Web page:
Ayurveda & Yoga: Twinsies

October 29, 2018

Ayurveda & Yoga: Twinsies

We have heard that Ayurveda and Yoga are related, and know that each of these sciences have been for thousands of years. But if you are like me, you have wondered how these two forces hooked up before dating apps were a thing.

Ayurveda is “the knowledge of life”: the study of maintaining health, preventing disease, and treating illness by balancing properties in and around us. Yoga is “union”: controlling your mind in order that you may experience complete union with “The One”, who or whatever that may mean to you.

Both Ayurveda and Yoga share the philosophy of Samkhya, which provides the evolutionary framework in the Universe. The premise of Samkhya is dualism, whereby everything is either derived from Purusha (pure consciousness) or Prakriti (matter).  Prakriti has 3 Gunas:

  1. Tamas
  2. Rajas
  3. Sattva

From these 3 Gunas, the Five Great Elements are manifested, as well as the five sense organs, the five motor organs, and the Mind – 24 Gunas in all.  

According to Ayurveda, when all of these Gunas are in balance, optimal health is maintained.  Most of those who practice Yoga are familiar with the Doshas and their basic features. Yoga (the asana limb) is another tool to add to your box of tricks as you work to keep yourself even-steven.

Vata:

Vata is characterized by mobility, cold, lightness, and expansiveness. If you are of Vata constitution or are experiencing a Vata imbalance, add opposing qualities, both in types of asanas and how vigorously you practice. These adjustments will bring support and grounding back into your lifestyle.

  1. Practice at a reduced intensity. Slow and steady wins the race.
  2. Wear long sleeves and pants, or be sure that you are warm throughout the practice.
  3. Begin your practice with sun salutations to increase body heat right out of the gate.
  4. Poses such as Virabhadrasana I (Warrior), Child’s Pose, supported Malasana (low squat), and Happy Baby Pose support Vata.
  5. Do not overexert yourself in the intensity of poses or duration of your workout.
  6. Hug muscles in and up to your core; keep your entire body engaged throughout your practice to create stability.
  7. Keep grounded with the earth; whether your feet or hands are bracing you, keep them deeply rooted and connected.
  8. Sama Vritti Pranayama, or equal-breath breathing, calms the autonomic nervous system and naturally reduces stress in the body.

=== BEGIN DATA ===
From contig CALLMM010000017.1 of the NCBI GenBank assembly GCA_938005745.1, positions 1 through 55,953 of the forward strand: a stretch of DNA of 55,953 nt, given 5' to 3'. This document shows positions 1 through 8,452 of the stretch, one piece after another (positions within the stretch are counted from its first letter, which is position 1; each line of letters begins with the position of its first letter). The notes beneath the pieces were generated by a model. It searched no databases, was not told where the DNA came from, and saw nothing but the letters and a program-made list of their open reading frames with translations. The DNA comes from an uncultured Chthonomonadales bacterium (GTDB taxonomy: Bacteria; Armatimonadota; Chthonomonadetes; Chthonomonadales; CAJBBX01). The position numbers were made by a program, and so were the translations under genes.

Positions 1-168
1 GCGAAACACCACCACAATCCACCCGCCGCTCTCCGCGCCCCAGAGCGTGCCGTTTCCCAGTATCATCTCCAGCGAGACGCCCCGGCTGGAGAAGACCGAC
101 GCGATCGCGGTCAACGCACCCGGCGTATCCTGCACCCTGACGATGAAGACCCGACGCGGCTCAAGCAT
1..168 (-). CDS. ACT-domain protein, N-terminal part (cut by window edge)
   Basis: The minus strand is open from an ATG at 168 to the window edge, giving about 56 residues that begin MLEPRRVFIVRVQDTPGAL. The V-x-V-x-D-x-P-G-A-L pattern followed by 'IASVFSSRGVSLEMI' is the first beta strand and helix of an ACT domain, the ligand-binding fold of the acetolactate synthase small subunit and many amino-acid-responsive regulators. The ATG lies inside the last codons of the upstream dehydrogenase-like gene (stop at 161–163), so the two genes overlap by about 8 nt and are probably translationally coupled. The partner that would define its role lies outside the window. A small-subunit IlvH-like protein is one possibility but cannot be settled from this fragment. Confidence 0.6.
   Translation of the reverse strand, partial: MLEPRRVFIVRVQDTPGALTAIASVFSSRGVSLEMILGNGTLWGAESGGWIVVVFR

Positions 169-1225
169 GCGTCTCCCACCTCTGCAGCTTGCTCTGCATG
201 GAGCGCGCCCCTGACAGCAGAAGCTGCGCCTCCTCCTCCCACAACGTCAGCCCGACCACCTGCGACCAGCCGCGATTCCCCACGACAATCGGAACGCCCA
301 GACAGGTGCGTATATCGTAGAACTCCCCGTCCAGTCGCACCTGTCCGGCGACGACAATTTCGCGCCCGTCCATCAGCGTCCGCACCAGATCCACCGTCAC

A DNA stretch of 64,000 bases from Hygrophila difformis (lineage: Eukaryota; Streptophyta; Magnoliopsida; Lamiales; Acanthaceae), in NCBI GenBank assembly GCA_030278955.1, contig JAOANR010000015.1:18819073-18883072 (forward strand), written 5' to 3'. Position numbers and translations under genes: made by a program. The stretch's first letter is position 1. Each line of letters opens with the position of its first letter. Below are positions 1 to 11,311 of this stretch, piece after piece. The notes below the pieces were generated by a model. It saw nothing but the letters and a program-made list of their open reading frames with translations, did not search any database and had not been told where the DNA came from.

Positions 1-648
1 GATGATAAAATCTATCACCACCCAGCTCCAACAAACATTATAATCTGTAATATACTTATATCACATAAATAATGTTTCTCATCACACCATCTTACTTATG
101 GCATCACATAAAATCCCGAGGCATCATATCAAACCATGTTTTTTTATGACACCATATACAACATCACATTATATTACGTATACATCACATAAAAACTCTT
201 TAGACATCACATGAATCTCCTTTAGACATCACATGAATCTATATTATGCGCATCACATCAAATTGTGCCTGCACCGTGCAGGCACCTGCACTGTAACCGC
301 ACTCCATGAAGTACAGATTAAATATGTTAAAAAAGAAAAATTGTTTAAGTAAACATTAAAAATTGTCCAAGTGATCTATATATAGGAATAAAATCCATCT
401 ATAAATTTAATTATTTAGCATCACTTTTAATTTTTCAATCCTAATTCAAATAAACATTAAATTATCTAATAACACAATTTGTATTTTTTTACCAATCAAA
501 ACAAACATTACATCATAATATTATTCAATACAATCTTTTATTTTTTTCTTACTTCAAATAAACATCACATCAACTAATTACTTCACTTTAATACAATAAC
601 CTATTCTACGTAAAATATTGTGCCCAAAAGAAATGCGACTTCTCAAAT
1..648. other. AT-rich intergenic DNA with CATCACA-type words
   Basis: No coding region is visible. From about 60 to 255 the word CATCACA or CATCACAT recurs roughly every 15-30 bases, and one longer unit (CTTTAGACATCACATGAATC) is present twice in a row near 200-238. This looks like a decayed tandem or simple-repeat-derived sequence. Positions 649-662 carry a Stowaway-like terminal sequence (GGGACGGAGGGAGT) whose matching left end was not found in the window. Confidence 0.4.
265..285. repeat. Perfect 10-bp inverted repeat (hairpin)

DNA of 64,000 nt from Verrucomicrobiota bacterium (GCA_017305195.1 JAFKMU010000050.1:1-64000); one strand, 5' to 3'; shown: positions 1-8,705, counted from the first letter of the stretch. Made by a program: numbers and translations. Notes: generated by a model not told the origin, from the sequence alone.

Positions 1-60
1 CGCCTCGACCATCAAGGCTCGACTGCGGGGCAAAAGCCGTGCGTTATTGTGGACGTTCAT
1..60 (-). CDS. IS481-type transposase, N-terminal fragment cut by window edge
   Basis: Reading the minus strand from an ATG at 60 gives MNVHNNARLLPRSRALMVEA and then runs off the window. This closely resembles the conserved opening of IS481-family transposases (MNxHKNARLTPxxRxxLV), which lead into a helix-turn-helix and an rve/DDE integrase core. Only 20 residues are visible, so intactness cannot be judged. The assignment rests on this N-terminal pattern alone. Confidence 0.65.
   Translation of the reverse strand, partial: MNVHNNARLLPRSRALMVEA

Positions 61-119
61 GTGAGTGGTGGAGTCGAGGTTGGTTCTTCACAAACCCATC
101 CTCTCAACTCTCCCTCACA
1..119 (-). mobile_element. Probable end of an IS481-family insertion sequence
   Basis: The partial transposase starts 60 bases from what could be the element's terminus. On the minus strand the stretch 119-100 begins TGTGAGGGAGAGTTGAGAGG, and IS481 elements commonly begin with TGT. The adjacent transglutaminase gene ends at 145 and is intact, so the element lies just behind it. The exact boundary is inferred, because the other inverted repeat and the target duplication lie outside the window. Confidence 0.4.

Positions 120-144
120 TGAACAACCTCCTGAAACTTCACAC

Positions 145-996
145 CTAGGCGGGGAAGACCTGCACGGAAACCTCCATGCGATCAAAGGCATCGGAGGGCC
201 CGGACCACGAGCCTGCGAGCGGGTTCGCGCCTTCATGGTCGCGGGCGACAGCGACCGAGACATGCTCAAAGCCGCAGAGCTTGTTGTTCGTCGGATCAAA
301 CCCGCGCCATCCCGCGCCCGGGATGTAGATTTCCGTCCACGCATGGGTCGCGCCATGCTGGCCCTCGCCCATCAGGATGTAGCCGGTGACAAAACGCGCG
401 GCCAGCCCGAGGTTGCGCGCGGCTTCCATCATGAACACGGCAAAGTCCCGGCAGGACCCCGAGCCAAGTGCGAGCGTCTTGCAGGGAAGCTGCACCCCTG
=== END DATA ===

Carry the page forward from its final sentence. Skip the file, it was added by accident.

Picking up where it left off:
9. End your practice with a long and restorative relaxation pose while staying warm and preserving your body heat.

Pitta:

Pitta consists of sharp, hot, dry, mobile, and light qualities.  If you are primarily Pitta or are experiencing an exacerbation of Pitta, try easing up on the depth of your poses and/or intensity of your practice. Consider these guidelines:

  1. Stay cool. Wear light clothes and practice in the morning or evening. Heated classrooms are not your BFF.
  2. Yoga is not a competition – work at 70-80% of your maximum effort.  If your objective is health and balance, yet you still want to do the most advanced pose, that is your ego talking. Rethink your motivation.
  3. Keep your eyes closed or focus lightly on a drishti. Draw your attention inward; Yoga is an internal practice.
  4. Poses such as Chair, Parsvokonasana (Side Angle Pose), Standing Forward Fold, and Parsvokonasana pacify Pitta
  5. Concentrate on your breath: deep inhale and exhale. Focusing on your breath helps control and calm your mind, reduces internal body heat, and draws attention inward.
  6. Avoid being critical of yourself or others.
  7. Sitali Pranayama helps reduce body temperature.
  8. Remind yourself that you are benefiting from a slower pace!

Kapha:

Kapha Dosha is represented by dense, stable, cool, and wet qualities. In order to counteract these forces, an extra amount of intensity and effort needs to be applied to create heat and energy. If you are Kapha or have a Kapha imbalance, try these suggestions in your Yoga practice:

  1. Extend your arms whenever possible instead of resting them at your side. The objective is to increase your heart rate.
  2. Incorporate full, deep, slow, and controlled breaths throughout the entire practice.
  3. When you feel like you have reached your maximum threshold, hold the pose 1-2 more breaths.
  4. Challenge yourself even when you feel like taking a resting pose.
  5. Try poses like Virabhadrasana I (Warrior I) with arms up to the ceiling, Virabhadrasana III (Warrior III), holding Plank, Archer, Crow, or other arm balances to maximize energy output.
  6. Try to work up a sweat. Kaphas naturally carry excess water so sweating is therapeutic!
  7. Exercise several times per week.
  8. Kapalabhati Pranayama can foster enthusiasm, heat, and focus.
  9. Enjoy a well-deserved Savasana.

Ayurveda and Yoga are twins separated at birth. They work together naturally to promote wellness, prevent disease, and keep us feeling our best. I have heard it best described as this:

“We practice Ayurveda so we are able to feel the effects of Yoga.”

I am all about keeping it real: making choices to suit your individual lifestyle that aren’t crazy hard so you can still be healthy and feeling good without being an extremist.  When food and drink options are endless, and even types of Yoga classes to attend have menus of their own, all I can say is this: Be Smart, Choose Wisely.





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